How to Hire a Good Manager? You’ve probably heard the maxim that “good people are hard to find. But even harder to keep.” In short, if you hire good managers you will make your life a whole lot easier. That is why you need to know what a good manager does so that you’ll know what to look for when hiring one. To help illustrate what goes into hiring a manager, I’ve provided the following checklist for you to use when you are hiring sales managers or sales staff in general. This will help you find quality candidates who will be a great fit in your organisation.
These 10 components of a good manager are:
Judgment is boldest. Managers must be able to exercise the ability to judge based on their interpretation of the facts that they have seen and assessed the risk that the issue in question presents.
Anger, judgment, and frustration are a big red flag. Managers must have the capacity to control their temper and stay put. One reason that these qualities have become more important is that, in today business world, you can’t afford to have a manager that is so angry or emotionless that it has a severe effect on the business. This will result in failed processes, falling customer service, and a decrease in the performance level of your employees and other functional departments.
Ability to work with others.
There are many great things that a good manager can accomplish on his or her own. But, in order to accomplish these things you need good managers. You can’t get this from successful individuals who are working at the same level as you are, it would mean that you would have to wait an entire year to grow an entire new group.
Strong ethical character.
As much as it is easy nowadays to appear to be a “good guy”, you can’t do so if you fail to remember that you are responsible for your actions and that you need to make sure that they are in keeping with your own set of beliefs, morals and values. Many managers do not have a strong moral life themselves. There are other things that you can do to make sure that you always follow your own rules of ethics almost regardless of the situation.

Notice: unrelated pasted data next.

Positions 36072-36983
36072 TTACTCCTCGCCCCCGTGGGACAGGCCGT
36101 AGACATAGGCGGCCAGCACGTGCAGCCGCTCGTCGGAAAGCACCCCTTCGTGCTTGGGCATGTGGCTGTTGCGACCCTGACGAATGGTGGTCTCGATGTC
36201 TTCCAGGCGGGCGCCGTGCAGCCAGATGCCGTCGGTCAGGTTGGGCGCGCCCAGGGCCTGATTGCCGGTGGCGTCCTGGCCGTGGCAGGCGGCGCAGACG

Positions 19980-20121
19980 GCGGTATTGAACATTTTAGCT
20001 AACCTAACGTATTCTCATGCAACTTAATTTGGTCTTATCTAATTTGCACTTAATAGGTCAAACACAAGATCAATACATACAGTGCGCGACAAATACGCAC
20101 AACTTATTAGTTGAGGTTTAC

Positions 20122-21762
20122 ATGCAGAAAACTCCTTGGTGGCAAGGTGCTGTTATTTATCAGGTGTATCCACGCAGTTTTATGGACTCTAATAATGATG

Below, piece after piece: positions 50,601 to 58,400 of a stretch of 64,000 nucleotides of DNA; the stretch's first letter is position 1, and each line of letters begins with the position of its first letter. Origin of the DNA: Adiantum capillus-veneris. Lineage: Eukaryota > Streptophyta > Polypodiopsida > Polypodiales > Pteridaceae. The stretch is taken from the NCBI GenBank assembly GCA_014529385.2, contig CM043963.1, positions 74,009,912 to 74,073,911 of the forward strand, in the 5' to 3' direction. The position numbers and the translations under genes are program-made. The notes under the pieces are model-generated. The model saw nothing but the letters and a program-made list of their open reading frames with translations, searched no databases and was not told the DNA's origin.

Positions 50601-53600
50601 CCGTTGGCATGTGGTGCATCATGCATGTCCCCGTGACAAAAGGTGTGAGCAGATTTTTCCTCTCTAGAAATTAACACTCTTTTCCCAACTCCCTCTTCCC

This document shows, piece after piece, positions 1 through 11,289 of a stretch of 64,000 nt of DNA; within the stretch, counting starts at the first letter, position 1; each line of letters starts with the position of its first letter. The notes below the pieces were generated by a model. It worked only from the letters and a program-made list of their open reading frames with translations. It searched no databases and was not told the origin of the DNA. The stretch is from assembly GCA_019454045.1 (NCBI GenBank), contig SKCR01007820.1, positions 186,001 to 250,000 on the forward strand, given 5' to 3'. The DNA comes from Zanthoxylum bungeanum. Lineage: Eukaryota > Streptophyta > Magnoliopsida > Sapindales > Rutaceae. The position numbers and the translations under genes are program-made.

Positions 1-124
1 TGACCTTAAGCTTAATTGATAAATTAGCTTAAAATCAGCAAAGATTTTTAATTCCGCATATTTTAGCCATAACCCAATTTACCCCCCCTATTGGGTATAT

The capacity for critical thinking.
There are some managers who come up with their own ideas in order to be more successful. But, very few of these managers process or critically think the ideas at all. Critical thinking is an important skill that a manager must create and practice so that they can make a difference in your business. This means that if your manager does not regularly practice this skill you should be concerned.
The ability to be self-directed.
Managers who do not take direction regularly by others in the organisation and don’t work to put a system in place so that they can be productive will quickly fall away and not be an effective asset for your organisation.
The capacity to operate independently as well as in a group setting. Developing and sustaining a successful business involves recognising the importance of operating within a broader set of policies and procedures. Managers who don’t support their staff as well as they need to can become File Managers and withdraw from the situation.
Ability to set and achieve objective goals
The ability to set and achieve objectives and goals. Managers who only have goals in mind and never bother to put plans in place to achieve them are essentially writing your all your goals and objectives and every single goal. When managers do not set objectives they have no way of aiming at what is truly necessary to achieve success. Managers must be self-directed and discipline implement this essential skill.
Ability to Motivate and influence
The ability to motivate and influence staff in positive ways. Managers who don’t understand their employees will not be able to motivate them in the way you need them motivated. When your staff are not motivated you are not going to achieve the results that you know that you should in order to increase productivity and ultimately, your profit.
Ability to Keep Internal
The ability to keep Internal jokes in check and to focus on the business at hand. While they do the fact of being a “fun-face’ to their staff, if you do not hold them accountable you will ultimately be the victim of a low morale and /or low morale in your business. Managers should be able to manage their personal life outside work as well as their business life.
Ability to Listen
The ability to listen, empathise and really focus on the issue. This is not a simple skill and takes some practice. Managers and leaders should understand that it is just as important to listen as it is to talk. When your staff is saying something you can’t hear or understand they are likely to be upset. If this is not acknowledged and addressed in a constructive way you will have a very difficult time maintaining the morale in the workplace for a long time.
An ability to manage expectations.